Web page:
At this point, my knowledge of Dostoevsky is still fairly limited: two novellas, parts of novels, and a handful of short stories. Even so, I think Dostoevsky is the keenest observer of human nature that I’ve ever read, with the possible exception of William Shakespeare. Not only do his characters feel spectacularly real (despite whatever bizarre things they might say or do), they also reveal things in the reader that he/she may have chosen to overlook up until now. Even in a character as strange and outlandish as the pawnbroker, there are times where he seems, in an odd way, almost relatable: not in his actions, of course, but in his attitude toward them, and toward the people around him. His conclusions are ridiculous, but the self-centered, pride-centered reasoning by which he reaches those conclusions sounds uncomfortably familiar. Dostoevsky is one of those writers—similar, I find, to Flannery O’Connor—who is merciless in his portrayal of human evil, and not just on a large scale: in these stories, the petty grudges, the unreasonable anger, the idolatrous self-consciousness, and the insipid arrogance to which most of us give way practically every day are presented as the deeply destructive forces they really are.

To elaborate on that, I find it interesting that, despite all of the deprivations that the pawnbroker’s wife suffered before marrying—losing her parents, being beaten and starved by her aunts, etc.—she didn’t kill herself until she was living in a physically safe, relatively comfortable home. I also find it interesting that she killed herself not while her husband was abusing her, but when he began to be kind to her again. This tells me two thing: first, that withholding love does more damage to the soul than any physical deprivation can do to the body, and second, that without a firm grounding in that love, life is impossible. True, she lived without love under her aunts’ roof as well, but what she suffered with the pawnbroker was, in a way, even worse because the denial of love was compounded by uncertainty: she never knew where she stood with her husband or whether his newly-proclaimed love would last. And as a result, she threw herself out of a window, clutching the last of her parents’ belongings—a cheap icon of the Madonna and Child—to her chest. Is it always the case in real life that selfishness and pride produce such a dramatic result? No, but it does make you think about the effect that one’s pride has on the people around him/her and how it destroys the potential for love.

As for the writing itself, fans of unusual or unreliable narrators will likely be intrigued by the pawnbroker’s erratic storytelling. In the original preface to the story (sadly, not included in that ebook I linked above), Dostoevsky explains that the subtitle “A Fantastic Story” is not meant to refer to the story’s events, but instead to the way in which the story is told: Dostoevsky imagines the story as coming from the notepad of a stenographer who is recording the pawnbroker while he speaks to the policemen investigating his wife’s death. I like this framing for the story because it highlights the pawnbroker’s eccentricities even further. At times, he seems to be trying to save face with the officers, trying diligently to avoid saying anything that might implicate him, while at other times, he pours his heart out, telling the officers everything about his late wife and how he felt about her. He’s obviously an ill man: repeating himself, contradicting himself, even telling the officers directly that he’s mad (only to backtrack later and say that he’s not mad anymore). This story is sometimes pointed to as an early example of stream-of-consciousness writing, and it does have a certain disjointed, free-associating feel to it. Taken all together, both the story and its form give a penetrating portrait of a man driven insane by his own self-obsession.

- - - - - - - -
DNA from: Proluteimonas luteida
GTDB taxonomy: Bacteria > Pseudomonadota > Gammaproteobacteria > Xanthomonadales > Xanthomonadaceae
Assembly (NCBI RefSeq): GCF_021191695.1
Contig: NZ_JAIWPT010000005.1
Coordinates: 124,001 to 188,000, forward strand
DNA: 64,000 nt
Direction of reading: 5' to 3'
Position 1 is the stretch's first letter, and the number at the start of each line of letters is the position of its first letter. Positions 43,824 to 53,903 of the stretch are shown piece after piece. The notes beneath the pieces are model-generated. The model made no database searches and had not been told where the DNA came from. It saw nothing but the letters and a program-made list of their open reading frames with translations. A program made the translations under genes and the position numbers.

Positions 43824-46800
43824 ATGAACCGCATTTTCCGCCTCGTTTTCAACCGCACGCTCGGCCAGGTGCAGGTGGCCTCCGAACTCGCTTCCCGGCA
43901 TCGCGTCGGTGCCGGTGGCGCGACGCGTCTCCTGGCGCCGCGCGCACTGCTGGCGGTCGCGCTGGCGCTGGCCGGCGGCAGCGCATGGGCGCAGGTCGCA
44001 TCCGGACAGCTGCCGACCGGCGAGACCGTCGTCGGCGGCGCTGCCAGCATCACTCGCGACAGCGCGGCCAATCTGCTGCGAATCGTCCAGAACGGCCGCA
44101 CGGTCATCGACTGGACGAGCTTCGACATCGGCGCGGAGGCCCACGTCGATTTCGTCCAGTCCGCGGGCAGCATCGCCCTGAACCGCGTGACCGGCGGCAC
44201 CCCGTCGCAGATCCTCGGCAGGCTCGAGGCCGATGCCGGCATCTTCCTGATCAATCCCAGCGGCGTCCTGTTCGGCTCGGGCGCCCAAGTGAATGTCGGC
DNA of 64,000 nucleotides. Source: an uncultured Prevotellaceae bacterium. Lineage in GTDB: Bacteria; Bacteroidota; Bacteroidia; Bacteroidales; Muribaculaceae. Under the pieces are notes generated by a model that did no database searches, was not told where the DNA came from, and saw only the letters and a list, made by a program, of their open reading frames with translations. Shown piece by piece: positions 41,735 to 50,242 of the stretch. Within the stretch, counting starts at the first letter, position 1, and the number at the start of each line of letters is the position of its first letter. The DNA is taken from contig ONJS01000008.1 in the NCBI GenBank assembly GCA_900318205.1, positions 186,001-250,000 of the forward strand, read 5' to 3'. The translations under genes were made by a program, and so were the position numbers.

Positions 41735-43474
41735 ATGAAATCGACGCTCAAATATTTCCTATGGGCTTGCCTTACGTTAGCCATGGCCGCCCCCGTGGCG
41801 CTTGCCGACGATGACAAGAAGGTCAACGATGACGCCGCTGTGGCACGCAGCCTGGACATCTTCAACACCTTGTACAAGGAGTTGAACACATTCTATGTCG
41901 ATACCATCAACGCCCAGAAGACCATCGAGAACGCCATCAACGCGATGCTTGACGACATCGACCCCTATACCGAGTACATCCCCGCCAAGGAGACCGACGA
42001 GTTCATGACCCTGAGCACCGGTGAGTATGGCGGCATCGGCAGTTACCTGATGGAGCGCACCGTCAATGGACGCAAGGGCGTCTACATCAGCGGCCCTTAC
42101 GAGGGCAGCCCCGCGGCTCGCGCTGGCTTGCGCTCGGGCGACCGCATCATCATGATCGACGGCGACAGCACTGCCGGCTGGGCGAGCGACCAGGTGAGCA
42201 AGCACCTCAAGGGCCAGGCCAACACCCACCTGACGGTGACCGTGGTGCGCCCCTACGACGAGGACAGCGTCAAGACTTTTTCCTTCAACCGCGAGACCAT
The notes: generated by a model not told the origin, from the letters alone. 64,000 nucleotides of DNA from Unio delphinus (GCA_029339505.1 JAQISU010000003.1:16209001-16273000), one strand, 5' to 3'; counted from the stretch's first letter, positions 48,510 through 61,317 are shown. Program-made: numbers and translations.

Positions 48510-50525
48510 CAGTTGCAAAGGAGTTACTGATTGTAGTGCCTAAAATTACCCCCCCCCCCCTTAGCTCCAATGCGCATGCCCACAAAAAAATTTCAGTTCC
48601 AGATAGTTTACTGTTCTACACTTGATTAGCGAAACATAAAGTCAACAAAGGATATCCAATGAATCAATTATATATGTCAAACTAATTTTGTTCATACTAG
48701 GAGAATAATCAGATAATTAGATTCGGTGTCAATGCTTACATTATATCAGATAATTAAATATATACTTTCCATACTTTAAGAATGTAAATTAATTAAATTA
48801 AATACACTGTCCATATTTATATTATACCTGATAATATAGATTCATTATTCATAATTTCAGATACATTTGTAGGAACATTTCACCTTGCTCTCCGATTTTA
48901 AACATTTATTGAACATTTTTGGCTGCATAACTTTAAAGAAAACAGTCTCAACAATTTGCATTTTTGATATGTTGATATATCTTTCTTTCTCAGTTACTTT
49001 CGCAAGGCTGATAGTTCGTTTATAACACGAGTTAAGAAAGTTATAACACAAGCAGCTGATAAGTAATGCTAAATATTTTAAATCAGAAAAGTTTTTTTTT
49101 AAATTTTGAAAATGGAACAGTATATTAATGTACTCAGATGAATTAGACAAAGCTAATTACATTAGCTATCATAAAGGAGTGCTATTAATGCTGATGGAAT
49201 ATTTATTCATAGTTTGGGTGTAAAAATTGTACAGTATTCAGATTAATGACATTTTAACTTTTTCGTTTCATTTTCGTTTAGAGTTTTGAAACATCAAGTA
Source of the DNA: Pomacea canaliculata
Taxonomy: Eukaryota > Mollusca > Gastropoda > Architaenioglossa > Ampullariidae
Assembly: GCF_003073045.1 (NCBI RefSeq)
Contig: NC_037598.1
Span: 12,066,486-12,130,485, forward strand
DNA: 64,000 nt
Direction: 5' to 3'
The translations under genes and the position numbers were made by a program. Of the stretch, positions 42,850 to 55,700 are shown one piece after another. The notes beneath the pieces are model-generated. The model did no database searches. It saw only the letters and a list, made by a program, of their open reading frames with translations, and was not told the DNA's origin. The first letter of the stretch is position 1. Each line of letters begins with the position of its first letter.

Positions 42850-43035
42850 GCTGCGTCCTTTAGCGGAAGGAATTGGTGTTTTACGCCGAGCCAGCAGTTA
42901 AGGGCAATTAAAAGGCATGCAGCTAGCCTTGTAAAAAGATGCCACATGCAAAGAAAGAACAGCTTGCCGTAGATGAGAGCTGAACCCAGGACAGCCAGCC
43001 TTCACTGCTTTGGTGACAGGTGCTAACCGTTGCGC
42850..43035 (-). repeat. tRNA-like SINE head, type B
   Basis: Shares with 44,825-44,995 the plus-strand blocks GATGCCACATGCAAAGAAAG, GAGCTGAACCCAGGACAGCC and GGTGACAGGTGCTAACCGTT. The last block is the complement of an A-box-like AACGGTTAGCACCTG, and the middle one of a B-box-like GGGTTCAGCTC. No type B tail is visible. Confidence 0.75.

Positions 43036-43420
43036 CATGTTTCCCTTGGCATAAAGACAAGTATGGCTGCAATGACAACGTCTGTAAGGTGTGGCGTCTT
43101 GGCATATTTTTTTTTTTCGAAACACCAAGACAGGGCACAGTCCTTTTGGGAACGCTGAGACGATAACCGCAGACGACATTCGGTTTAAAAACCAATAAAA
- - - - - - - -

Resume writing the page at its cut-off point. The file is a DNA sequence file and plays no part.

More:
* This story generally has a slightly different title depending on who’s translating it. Constance Garnett chose to render the original title (“Кроткая”) as “A Gentle Spirit,” but elsewhere it’s called “A Gentle Creature” or “The Meek One.”

Book Review: Dancing in Odessa by Ilya Kaminsky

Year of Publication: 2004

Number of Pages: 56

Publisher: Tupelo Press

Genre: Poetry

Note: this post contains an affiliate link.


The first thing to strike me about Ilya Kaminsky: that he could be so well-known after publishing only one book. Dancing in Odessa is Kaminsky’s first and, to date, only full-length poetry collection, with his second book Deaf Republic due out in 2019. But for several years now, it seemed like everyone who knew poetry knew this poet, raved about him, and believed that he was one of the best and most promising poets currently writing in America.

Having read that one poetry collection, I can now say that they were all right.

Kaminsky was born in Odessa in the late 1970s and immigrated to America with his family in 1993. Though Russian is his first language, he writes in English because, as he put it, “no one I spoke to could read what I wrote. I myself did not know the language. It was a parallel reality, an insanely beautiful freedom. It still is.”

And “insanely beautiful” is exactly what these poems are: ethereal and visceral, sometimes joyful, but sometimes dark, holding the things of heaven in one hand and the things of earth in the other.

The book is divided into four sections, with a poem proceeding the first and ending the last. That first poem, “Author’s Prayer,” is one of Kaminsky’s most famous, and for good reason. Here are the first two stanzas:

If I speak for the dead, I must leave
this animal of my body.